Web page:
Health and safety functions should be delegated and health and safety risk management legally requires the active participation of the company’s workers. However the legal responsibility for health and safety rests with the employer.
Employers need to prepare, and make sure their workers know about, a written statement of the health and safety policy and the arrangements in place to put it into effect.
Where a ‘body corporate’ commits a health and safety offence, and the offence was committed with the consent or connivance of, or was attributable to any neglect on the part of, any director, manager, secretary or other similar officer of the body corporate, then that person (as well as the body corporate) is liable to be proceeded against and punished.
The Management of Health and Safety at Work Regulations 1999
These regulations include requirements for employers to:
- Assess the work-related risks faced by employees, and by people not in their employment
- Have effective arrangements in place for planning, organising, controlling, monitoring and reviewing preventive and protective measures
- Appoint one or more competent persons to help in undertaking the measures needed to comply with health and safety law
- Provide employees with comprehensible and relevant information on the risks they face and the preventive and protective measures that control those risks
Again the The HSE Health & Safety Poster is a must here, but training videos and booklets are one of the best ways of showing your staff the right Health & Safety procedures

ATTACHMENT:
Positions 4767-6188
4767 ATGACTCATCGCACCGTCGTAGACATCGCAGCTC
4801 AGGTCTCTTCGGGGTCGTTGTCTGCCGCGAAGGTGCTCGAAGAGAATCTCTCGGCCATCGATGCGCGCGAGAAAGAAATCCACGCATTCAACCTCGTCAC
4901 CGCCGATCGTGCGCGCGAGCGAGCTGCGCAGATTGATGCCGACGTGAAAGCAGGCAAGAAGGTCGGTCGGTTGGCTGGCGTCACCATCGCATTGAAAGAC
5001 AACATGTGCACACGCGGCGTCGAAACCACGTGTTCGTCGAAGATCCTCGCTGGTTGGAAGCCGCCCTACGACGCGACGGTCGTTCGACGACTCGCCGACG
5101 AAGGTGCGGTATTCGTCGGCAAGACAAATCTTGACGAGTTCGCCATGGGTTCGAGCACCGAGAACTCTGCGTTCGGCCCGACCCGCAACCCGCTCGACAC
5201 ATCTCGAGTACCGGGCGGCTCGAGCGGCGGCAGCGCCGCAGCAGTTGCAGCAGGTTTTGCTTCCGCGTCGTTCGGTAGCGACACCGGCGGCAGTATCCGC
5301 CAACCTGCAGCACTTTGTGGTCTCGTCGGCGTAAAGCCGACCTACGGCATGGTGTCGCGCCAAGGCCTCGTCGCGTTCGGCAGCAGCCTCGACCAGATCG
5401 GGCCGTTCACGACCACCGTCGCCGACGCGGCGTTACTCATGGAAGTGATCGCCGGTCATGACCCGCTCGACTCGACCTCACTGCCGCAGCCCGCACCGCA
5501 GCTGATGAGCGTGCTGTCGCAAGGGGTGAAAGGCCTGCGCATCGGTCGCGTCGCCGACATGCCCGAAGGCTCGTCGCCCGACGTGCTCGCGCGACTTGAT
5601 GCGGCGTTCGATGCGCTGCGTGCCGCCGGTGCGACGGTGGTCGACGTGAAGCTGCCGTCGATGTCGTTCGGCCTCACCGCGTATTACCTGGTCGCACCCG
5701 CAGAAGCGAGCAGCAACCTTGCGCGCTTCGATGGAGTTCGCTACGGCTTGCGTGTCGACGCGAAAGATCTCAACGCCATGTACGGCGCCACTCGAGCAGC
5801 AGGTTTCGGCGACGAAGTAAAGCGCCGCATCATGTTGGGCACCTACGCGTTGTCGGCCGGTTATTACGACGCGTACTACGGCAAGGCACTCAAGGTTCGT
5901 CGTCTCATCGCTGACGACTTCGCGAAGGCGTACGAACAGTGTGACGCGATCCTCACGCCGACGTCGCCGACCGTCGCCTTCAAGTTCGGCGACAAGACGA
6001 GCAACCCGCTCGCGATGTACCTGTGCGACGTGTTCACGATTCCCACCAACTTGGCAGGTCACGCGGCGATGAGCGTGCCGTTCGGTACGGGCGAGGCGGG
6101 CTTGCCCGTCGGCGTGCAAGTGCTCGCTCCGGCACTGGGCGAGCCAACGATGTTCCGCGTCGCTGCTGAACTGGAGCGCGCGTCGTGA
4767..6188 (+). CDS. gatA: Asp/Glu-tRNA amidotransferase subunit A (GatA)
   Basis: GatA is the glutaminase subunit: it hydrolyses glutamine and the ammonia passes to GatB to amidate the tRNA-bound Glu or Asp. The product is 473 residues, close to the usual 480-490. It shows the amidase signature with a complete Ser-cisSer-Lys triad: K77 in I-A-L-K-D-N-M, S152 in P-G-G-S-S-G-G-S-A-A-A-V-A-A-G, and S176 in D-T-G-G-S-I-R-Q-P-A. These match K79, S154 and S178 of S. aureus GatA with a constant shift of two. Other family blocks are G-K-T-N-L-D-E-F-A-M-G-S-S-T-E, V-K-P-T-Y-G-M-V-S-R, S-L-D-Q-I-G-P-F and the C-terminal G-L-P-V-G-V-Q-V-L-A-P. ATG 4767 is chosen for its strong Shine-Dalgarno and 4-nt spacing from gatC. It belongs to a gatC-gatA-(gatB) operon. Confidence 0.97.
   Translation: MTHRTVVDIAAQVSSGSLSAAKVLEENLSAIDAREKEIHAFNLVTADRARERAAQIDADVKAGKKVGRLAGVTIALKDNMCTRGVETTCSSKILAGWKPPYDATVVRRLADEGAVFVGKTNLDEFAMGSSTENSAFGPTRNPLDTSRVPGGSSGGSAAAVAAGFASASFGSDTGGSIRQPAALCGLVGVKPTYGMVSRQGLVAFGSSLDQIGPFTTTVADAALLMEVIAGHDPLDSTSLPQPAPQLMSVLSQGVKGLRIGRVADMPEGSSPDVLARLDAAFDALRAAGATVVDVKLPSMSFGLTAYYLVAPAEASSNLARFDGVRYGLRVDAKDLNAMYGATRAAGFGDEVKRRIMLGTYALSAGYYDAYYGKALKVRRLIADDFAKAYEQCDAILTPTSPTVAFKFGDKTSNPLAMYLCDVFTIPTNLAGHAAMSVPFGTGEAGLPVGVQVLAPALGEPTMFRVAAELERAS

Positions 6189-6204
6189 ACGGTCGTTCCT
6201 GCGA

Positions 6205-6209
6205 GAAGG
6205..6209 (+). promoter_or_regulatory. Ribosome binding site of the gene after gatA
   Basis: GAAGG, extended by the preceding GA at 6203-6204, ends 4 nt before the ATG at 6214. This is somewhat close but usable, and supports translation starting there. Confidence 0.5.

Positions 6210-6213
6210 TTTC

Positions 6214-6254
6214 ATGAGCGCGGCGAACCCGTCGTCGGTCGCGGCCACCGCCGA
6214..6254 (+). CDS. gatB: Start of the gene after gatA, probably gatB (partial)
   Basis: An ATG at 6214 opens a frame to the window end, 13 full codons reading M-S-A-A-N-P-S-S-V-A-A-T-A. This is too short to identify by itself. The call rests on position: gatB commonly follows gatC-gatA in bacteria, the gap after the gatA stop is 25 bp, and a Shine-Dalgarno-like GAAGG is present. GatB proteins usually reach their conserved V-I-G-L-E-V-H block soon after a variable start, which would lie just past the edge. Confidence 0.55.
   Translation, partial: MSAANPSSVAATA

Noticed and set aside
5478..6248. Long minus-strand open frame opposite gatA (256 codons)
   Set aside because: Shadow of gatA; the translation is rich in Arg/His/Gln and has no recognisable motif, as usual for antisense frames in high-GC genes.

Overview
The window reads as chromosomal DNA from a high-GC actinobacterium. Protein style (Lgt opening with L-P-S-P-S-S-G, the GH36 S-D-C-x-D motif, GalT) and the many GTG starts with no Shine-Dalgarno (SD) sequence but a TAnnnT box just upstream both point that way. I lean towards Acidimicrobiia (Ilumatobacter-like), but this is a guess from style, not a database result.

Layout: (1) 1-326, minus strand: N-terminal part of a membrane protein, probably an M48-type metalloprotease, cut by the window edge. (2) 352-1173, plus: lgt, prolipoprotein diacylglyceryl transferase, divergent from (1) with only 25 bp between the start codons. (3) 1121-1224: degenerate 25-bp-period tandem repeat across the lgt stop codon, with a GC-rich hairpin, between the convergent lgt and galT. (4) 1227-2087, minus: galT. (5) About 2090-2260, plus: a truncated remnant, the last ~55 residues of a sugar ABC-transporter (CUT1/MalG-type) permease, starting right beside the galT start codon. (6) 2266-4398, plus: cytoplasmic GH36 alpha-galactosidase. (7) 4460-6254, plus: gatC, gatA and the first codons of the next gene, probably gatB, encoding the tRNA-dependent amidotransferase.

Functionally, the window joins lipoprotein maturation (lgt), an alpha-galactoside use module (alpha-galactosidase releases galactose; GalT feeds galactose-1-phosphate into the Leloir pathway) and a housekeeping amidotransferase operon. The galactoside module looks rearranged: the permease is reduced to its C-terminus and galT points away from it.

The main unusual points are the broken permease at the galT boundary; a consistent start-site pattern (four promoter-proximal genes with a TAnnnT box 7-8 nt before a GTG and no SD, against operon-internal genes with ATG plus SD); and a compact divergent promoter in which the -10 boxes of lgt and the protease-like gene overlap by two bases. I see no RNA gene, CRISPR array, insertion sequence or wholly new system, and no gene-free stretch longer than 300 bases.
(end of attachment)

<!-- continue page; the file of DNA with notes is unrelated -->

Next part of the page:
- Turnbull Report (PDF)
- Health and Safety Regulation: A short guide (PDF)
- Health and Safety Law: What you should know (PDF)
- Directors’ responsibilities for health and safety (PDF)
- Employers’ Liability (Compulsory Insurance) Act 1969: A guide for employers (PDF)
- Employers’ Liability (Compulsory Insurance) Act 1969: A guide for employees and their representatives (PDF)
- Internal Control: Guidance for Directors on the Combined Code - Institute of Chartered Accountants for England and Wales
- Workplace Health, Safety and Welfare: Workplace (Health, Safety and Welfare) Regulations 1992 - Approved Code of Practice and Guidance — Health and Safety Executive
- Health and Safety at Work Etc. Act 1974 (Public General Acts - Elizabeth II) — Peter Vergo
Disclaimer: The Office Safety Company have provided the ‘Quick Guides’ on the basis that the content and advice contained within these documents is to the best of our knowledge accurate at the time of publication. The Office Safety Company does not accept any liability for the accuracy of the information provided in the ‘Quick Guides’.